Cholangiocellular Carcinoma CCC

Cholangiocellular carcinoma (CCC) is usually classed as "intrahepatic" or "extrahepatic" depending on the site of origin. Intrahepatic cholangio-carcinoma (ICC) is a malignant neoplasm arising from the epithelium of the intrahepatic bile ducts and represents approximately 10% of all CCC. Hilar (Klatskin's) and bile duct cholangiocarcinomas account for the remaining 90% of the lesions. The neoplasm is usually a large, firm mass and in 1020% of cases there are several satellite nodules around the main lesion. Pathologically, the stroma can contain extremes of dense fibrous material or mucinous glandular material or a combination of both. The pattern that predominates has a substantial impact on the imaging appearance. Variable amounts of central necrosis may be present within the tumor, especially in large lesions, although hemorrhage is rare.

On pre-contrast Tl-weighted images CCC is generally iso- to hypointense relative to the normal liver. Conversely, on T2-weighted images the SI of the tumor ranges from markedly hyperin-tense to mildly hyperintense. Tumors with a high fibrous content tend to have lower SI on T2-weighted images, while those with high mucin content tend to have very high SI [34].

On serial dynamic Tl-weighted images enhanced with conventional Gd agents, CCC usually show minimal or moderate incomplete rim enhancement at the tumor periphery on arterial phase images with progressive central contrast enhancement on portal venous and early equilibrium phase images [34]. Rarely, small homogeneously enhancing tumor nodules that simulate HCC can be seen on arterial phase imaging. Contrast enhancement is frequently better seen on portal venous and delayed equilibrium phase images in CCC with dense fibrous stroma [15].

Imaging with Gd-BOPTA is similar to imaging with conventional non-specific Gd-based contrast agents during the dynamic phase of contrast enhancement. However, delayed imaging with Gd-BOPTA during the hepatobiliary phase reveals contrast enhancement in the fibrotic areas of the lesion. The degree of enhancement depends on the type of CCC: greater peripheral enhancement is noted in large CCC, whereas stronger enhancement in the fibrous core is noted in the case of "scirrhous" CCC [35].

Significant uptake of Mn++ mangafodipir trisodium infusion is not observed on delayed Tl-weighted images and hence the lesions generally appear hypointense. However, some peripheral rim enhancement may be observed. The hepatobiliary phase after administration of liver-specific contrast agents may add useful information for the identification of small satellite lesions.

Analogously, no significant uptake is observed after SPIO administration due to the absence of Kupffer cells within CCC. Consequently, there is increased liver-to-lesion contrast-to-noise ratio on delayed T2-weighted images.

Delayed Enhancement Liver

Fig. 31a-e. Hypovascular metastases from colon cancer after Gd-BOPTA. The pre-contrast TSE T2-weighted image (a) reveals a heterogeneous, slightly hyperintense nodule (arrows). On the corresponding pre-contrast GRE Tl-weighted image (b) the lesion is heterogeneously hypointense. Rim enhancement can be seen in the arterial phase (c) after the bolus injection of Gd-BOP-TA while progressive enhancement and a peripheral hypointense rim (arrowhead) can be seen in the subsequent equilibrium phase (d). In the hepatobiliary phase (e) the lesion does not show any capacity to take up Gd-BOPTA, and appears heterogeneously hypointense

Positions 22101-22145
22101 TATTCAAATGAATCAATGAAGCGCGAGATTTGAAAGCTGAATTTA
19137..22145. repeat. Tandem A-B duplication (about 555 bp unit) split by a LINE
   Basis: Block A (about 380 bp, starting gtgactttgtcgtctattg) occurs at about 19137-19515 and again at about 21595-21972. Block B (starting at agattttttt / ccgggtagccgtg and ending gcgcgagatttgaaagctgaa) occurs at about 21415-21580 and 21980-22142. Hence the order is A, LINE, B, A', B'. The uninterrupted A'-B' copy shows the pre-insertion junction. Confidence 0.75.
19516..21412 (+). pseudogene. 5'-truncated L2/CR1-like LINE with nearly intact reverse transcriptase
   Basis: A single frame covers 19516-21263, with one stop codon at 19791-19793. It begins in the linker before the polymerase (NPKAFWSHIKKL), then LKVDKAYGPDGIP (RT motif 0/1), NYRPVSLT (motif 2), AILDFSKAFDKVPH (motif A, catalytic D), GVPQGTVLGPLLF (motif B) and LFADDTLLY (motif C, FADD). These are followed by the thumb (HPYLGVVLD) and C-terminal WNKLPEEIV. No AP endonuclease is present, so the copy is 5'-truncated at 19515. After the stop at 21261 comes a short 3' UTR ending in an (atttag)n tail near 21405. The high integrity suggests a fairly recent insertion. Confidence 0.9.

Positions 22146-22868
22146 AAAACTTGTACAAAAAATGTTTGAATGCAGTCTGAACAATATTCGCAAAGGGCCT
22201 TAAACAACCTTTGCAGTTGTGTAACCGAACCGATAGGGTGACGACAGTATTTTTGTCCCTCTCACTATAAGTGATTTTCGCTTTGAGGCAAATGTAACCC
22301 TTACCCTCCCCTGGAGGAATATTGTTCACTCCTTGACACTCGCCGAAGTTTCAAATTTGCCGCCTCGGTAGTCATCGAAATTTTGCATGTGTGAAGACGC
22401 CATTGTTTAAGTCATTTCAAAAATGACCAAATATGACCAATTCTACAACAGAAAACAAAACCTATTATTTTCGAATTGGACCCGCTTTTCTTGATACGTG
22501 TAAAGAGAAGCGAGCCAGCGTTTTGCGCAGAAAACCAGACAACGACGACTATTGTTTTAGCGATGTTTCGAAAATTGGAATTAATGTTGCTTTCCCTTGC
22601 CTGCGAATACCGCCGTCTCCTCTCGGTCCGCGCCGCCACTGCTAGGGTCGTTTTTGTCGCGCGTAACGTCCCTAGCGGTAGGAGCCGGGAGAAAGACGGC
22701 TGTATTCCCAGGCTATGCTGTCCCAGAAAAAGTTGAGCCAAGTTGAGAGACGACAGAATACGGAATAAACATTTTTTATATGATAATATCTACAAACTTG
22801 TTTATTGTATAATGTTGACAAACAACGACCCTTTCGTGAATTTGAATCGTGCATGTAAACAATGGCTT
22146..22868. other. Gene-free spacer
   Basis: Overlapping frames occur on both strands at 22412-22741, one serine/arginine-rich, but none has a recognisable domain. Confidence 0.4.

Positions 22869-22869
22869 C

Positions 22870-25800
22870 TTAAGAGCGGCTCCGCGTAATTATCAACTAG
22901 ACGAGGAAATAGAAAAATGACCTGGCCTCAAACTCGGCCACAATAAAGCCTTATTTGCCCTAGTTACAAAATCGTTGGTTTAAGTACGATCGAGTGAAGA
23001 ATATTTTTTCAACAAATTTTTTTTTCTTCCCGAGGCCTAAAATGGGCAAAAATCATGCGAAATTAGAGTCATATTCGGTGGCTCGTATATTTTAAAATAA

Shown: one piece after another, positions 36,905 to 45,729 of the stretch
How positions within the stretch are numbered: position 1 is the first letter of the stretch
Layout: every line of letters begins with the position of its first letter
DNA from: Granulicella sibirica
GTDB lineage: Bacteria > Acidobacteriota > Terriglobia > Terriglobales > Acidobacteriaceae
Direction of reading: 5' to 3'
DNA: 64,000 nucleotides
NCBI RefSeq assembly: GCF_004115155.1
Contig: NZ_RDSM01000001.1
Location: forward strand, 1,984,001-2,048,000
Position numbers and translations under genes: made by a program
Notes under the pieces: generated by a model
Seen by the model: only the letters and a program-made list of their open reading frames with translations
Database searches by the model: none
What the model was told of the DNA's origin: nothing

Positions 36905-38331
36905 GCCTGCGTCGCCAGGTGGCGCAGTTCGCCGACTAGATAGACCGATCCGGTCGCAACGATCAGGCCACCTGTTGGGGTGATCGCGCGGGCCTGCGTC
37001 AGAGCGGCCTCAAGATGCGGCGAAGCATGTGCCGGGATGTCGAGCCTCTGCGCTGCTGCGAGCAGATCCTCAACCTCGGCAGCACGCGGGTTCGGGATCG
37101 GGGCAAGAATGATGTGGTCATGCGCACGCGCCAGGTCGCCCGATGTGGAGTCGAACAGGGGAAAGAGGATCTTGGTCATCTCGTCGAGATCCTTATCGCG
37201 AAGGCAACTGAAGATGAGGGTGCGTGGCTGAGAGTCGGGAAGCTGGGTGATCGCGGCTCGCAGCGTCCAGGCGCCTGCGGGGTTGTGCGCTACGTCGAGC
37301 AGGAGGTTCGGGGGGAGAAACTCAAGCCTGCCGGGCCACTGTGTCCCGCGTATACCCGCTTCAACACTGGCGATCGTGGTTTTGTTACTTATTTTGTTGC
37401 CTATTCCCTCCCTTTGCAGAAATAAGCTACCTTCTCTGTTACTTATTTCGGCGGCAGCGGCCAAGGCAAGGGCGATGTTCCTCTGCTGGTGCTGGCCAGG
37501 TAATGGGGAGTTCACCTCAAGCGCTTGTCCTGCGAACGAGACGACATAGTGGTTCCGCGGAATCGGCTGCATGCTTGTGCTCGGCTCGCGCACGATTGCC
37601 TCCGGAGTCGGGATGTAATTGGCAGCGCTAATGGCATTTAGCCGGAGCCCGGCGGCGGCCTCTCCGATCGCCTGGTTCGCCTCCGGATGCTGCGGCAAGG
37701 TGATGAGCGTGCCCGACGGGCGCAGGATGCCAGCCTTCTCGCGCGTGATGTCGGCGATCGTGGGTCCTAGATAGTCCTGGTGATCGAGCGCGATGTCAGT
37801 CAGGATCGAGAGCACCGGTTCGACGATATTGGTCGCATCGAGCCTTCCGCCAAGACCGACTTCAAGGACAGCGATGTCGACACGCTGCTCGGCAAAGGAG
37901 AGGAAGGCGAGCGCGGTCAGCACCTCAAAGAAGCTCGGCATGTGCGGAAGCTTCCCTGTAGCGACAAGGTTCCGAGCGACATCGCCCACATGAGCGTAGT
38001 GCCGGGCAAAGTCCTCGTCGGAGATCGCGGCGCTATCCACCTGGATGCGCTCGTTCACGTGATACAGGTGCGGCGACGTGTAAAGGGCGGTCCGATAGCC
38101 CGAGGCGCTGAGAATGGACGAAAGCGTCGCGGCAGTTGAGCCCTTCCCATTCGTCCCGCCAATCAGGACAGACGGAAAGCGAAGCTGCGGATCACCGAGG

Fig. 32a, b. Metastases from cholangiocellular carcinoma after Mn-DPDP. The pre-contrast GRE Tl-weighted image (a) reveals a small, round, homogeneously hypointense nodule (arrow). In the hepatobiliary phase after Mn-DPDP administration (b), the nodule is better delineated and appears markedly hypointense. Two additional small lesions (arrowheads) can be seen on the post-contrast image

Fig. 32a, b. Metastases from cholangiocellular carcinoma after Mn-DPDP. The pre-contrast GRE Tl-weighted image (a) reveals a small, round, homogeneously hypointense nodule (arrow). In the hepatobiliary phase after Mn-DPDP administration (b), the nodule is better delineated and appears markedly hypointense. Two additional small lesions (arrowheads) can be seen on the post-contrast image

Mri Images Liver Cancer

Fig. 33a-f. Metastases from colon cancer after SH U 555 A. On the pre-contrast TSE T2-weighted image (a), several small, slightly hyperintense nodules (arrowheads) can be seen. Conversely, on the pre-contrast GRE Tl-weighted image (b) the lesions (arrowheads) are heterogeneous in appearance, presenting as either hypo- or hyperintense. In the arterial (c) and portal venous (d) phases of the dynamic evaluation after SH U 555 A administration, the nodules do not show significant enhancement. Conversely, in the equilibrium phase (e) they appear homogeneously hyperintense. In the reticuloendothelial phase (f) the lesions do not show significant signal drop, and are therefore better delineated. Additional nodules can also be seen

Fig. 33a-f. Metastases from colon cancer after SH U 555 A. On the pre-contrast TSE T2-weighted image (a), several small, slightly hyperintense nodules (arrowheads) can be seen. Conversely, on the pre-contrast GRE Tl-weighted image (b) the lesions (arrowheads) are heterogeneous in appearance, presenting as either hypo- or hyperintense. In the arterial (c) and portal venous (d) phases of the dynamic evaluation after SH U 555 A administration, the nodules do not show significant enhancement. Conversely, in the equilibrium phase (e) they appear homogeneously hyperintense. In the reticuloendothelial phase (f) the lesions do not show significant signal drop, and are therefore better delineated. Additional nodules can also be seen

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